Catholic Skywalker: Best in Comics:
Jonathon Hickman ended his legendary run this year, and it went out with a bang. Boy did it ever!
What makes the conclusion so great is that it feels so satisfying. He spent years building to his epic showdown of the War of Four cities. The stories were epic in action, theme, and scope. But he followed the giant confrontation with a series of “cool down” issues that tied up loose ends and closed the loop on several characters. And that was the truly important part. I am convinced that most of us read a series because we love the characters and become real to us. We want to know that they are okay and that they get some kind of closure, as if they are real people. Hickman understood this and closed out his run with a number of stories that were small in scale (one of them literally), but deep in catharsis.
I'm not sure that you can even call this a mini-series as much as an anthology series. But National Comics have hit more issues out of the park than most comics around. Each issue keeps it fresh and exciting. By having every issue be the #1 of a new story, you have all of the thrills of a first issue: the hook that makes you beg for more. This has been one of the better surprises in comics this year.
Best Single Issue
Fantastic Four # 605
After all of the hoopla and cosmic cataclysms, Jonathon Hickman gave us this touching story that combines great science fiction of with classic human interest storytelling. Ben Grimm, the Thing, has taken a formula that lets him be human for one week a year. But Reed Richards figures out that this is the only time he ages. So Mr. Fantastic travels forward in time to check in on his friend as the centuries roll by. It is such a simple, self-contained, beautifully written story that it will linger with you for weeks, months after.
Best Graphic Novel
Batman: Earth One
I have been effusive in my praise for this story, and I believe I am in the right. The concept was so simple: Batman as an amateur. He still has the drive but not yet the experience and the skill. And Johns turns the knife more by pitting this unseasoned Dark Knight against an enemy that would make the most experienced crime fighter blanch. The story was alternately fun and frightening. Geoff Johns didn't just make a hit, he knocked it out of the park. Couple that with Gary Frank's unbelievably good art and this is a book that every comic book reader should get.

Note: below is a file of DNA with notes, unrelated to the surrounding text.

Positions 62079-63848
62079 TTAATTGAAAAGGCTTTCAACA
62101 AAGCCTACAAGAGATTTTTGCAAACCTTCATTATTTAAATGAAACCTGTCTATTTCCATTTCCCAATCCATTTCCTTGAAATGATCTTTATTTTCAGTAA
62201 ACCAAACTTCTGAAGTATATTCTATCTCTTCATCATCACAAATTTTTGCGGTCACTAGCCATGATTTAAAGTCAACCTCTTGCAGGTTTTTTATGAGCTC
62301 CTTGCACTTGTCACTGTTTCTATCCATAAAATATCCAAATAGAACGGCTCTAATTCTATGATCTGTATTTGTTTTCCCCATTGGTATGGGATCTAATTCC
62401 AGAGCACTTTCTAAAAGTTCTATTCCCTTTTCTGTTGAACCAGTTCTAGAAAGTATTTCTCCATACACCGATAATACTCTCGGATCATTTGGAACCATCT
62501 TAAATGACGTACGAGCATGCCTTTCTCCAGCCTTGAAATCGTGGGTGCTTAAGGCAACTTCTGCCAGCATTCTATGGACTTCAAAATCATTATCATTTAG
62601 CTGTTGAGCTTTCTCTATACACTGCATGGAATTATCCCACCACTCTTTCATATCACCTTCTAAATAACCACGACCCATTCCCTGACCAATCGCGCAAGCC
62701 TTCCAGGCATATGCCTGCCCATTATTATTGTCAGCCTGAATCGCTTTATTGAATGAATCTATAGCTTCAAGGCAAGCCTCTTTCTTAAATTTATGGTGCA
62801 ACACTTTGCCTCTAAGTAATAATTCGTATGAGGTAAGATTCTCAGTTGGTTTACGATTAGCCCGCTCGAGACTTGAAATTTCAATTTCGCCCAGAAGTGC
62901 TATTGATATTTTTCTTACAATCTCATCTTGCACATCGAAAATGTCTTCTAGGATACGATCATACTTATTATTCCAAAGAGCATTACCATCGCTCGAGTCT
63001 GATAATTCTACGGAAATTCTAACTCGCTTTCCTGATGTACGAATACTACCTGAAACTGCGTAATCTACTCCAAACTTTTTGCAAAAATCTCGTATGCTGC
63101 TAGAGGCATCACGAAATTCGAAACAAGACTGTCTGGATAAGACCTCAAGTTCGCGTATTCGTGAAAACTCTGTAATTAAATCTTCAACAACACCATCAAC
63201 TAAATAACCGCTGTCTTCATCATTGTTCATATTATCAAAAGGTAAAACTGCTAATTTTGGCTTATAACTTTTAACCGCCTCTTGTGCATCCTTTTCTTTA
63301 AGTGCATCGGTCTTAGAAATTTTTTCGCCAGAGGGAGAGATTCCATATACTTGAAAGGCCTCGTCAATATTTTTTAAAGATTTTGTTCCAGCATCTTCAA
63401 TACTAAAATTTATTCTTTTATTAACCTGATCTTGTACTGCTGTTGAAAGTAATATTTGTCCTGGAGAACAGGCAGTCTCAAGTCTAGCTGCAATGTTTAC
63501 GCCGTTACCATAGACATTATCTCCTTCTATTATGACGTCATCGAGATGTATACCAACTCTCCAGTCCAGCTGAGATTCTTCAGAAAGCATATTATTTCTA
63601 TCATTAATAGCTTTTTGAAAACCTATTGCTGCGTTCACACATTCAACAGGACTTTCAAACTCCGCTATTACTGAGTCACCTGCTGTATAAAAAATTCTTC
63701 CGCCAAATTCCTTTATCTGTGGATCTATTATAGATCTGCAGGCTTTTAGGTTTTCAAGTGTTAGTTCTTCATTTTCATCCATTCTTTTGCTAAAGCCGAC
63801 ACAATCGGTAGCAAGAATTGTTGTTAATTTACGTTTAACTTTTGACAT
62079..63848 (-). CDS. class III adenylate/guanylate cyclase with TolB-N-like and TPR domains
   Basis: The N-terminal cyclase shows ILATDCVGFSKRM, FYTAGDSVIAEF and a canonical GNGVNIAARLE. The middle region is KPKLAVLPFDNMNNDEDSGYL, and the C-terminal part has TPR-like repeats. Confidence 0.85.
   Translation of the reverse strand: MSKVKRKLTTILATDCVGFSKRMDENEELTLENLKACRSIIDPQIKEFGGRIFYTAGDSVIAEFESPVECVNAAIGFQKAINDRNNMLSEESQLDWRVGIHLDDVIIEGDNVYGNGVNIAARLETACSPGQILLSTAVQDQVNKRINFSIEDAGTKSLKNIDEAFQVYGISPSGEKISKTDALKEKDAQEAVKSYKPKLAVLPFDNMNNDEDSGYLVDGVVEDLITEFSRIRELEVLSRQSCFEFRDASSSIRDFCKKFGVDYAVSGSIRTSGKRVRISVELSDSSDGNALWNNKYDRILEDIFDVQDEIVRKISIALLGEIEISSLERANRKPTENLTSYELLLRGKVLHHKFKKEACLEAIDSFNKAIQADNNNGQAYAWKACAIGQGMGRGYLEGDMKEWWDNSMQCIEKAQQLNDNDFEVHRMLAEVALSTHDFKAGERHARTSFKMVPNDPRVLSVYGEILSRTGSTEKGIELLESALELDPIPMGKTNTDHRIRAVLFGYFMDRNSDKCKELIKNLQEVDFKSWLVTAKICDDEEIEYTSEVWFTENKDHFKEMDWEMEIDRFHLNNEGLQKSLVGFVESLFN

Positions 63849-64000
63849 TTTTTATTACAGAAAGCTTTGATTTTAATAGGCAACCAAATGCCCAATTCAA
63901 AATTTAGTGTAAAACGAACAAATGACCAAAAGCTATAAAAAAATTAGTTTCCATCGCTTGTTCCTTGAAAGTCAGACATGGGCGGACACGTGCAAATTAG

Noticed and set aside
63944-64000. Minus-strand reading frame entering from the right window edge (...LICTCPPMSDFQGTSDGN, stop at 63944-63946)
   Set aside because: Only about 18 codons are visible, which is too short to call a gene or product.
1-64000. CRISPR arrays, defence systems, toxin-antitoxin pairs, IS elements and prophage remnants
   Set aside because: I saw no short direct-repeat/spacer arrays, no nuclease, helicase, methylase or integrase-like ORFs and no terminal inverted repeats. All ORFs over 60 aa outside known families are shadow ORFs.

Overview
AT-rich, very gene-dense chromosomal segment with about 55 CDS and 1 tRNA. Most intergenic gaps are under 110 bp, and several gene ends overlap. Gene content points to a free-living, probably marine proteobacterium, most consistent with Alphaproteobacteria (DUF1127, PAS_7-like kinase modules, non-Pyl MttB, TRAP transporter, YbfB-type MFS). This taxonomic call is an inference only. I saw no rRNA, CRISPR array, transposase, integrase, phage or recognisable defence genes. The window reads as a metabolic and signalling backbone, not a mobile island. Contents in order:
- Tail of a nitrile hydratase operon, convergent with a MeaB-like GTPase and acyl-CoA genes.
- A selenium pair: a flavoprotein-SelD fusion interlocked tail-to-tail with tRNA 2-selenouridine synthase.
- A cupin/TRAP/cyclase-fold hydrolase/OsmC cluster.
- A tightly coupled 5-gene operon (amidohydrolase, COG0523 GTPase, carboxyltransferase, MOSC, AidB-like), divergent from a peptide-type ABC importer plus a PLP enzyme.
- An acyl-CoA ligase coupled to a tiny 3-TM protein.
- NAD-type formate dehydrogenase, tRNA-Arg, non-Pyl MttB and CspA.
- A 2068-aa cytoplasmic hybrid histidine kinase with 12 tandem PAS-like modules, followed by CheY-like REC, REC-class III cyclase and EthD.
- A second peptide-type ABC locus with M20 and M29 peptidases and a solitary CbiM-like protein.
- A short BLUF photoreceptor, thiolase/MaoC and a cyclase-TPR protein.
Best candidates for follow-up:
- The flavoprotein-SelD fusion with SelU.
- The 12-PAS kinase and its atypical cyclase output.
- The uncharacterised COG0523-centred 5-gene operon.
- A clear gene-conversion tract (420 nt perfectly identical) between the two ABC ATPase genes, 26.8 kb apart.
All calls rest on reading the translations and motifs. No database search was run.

Gary Frank (Justice League, Batman: Earth One)
The best thing about Gary Frank is that he knows how to make a face expressive. Often there are comic book artists who can convey the basic emotions. But Frank gives us such subtlety that one close up of a character in his book is worth pages of thought bubbles. Beyond that, his figures are both larger than life and yet very human. They feel very real while existing in a clearly comic book universe. As a storyteller, Gary Frank has done wonders with SHAZAM. He does wonderfully consistent things with facial expression and body language that shows the connection between Billy and SHAZAM. And Batman: Earth One is a book that you can follow even without reading the words, because Frank's drawings are so vivid.
Geoff Johns (Green Lantern, Justice League, Aquaman, Batman Earth One)
|photo from besignyawn|
Although I admit he is my favorite writer, Johns almost missed out on this spot to Hickman for his Fantastic Four. Green Lantern, Justice League, and Aquaman have all been very good reads consistently Green Lantern gave us the exciting new story about the Third Army. Justice League has been fast-paced action and game changing character moments (e.g. Superman and Wonder Woman).Aquaman has never been this interesting to read. But even these stories are not up to the level of what he has given in the past. But it was Batman: Earth One that put him over the top. Johns when to places darker than he normally goes. And while the darkness is not what makes it great, it shows how he can find great stories in versatile places. The Batman origin has been done to death, and yet the work on that book was riveting. I read and re-read it over and over since my first reading: the mark of a great story.